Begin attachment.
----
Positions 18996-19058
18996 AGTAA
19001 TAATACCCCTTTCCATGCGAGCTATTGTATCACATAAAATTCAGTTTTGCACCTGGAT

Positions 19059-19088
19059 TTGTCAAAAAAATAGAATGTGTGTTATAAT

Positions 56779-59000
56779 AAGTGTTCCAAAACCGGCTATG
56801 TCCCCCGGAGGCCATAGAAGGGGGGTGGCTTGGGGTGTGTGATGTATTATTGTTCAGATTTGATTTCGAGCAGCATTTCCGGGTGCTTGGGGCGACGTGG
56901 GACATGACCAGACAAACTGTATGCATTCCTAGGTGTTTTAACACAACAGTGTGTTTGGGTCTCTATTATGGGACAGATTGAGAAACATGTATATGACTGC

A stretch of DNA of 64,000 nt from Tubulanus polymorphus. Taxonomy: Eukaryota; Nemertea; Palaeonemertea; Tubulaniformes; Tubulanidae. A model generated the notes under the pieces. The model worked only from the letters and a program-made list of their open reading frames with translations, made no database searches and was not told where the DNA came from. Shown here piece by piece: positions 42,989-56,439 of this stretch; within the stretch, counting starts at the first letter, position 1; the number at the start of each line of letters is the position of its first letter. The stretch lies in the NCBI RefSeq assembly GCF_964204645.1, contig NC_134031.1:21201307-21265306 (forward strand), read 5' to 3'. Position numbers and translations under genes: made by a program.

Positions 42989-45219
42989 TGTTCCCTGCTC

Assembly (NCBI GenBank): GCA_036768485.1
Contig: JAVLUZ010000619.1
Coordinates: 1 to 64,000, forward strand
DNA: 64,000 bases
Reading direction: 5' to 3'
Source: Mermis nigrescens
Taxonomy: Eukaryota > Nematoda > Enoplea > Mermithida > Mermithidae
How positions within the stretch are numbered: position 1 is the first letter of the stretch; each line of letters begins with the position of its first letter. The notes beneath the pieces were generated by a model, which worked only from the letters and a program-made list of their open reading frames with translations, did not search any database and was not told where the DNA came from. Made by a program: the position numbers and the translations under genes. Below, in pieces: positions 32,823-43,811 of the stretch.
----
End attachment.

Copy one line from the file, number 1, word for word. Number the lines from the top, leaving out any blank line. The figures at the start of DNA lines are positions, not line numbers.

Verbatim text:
Positions 18996-19058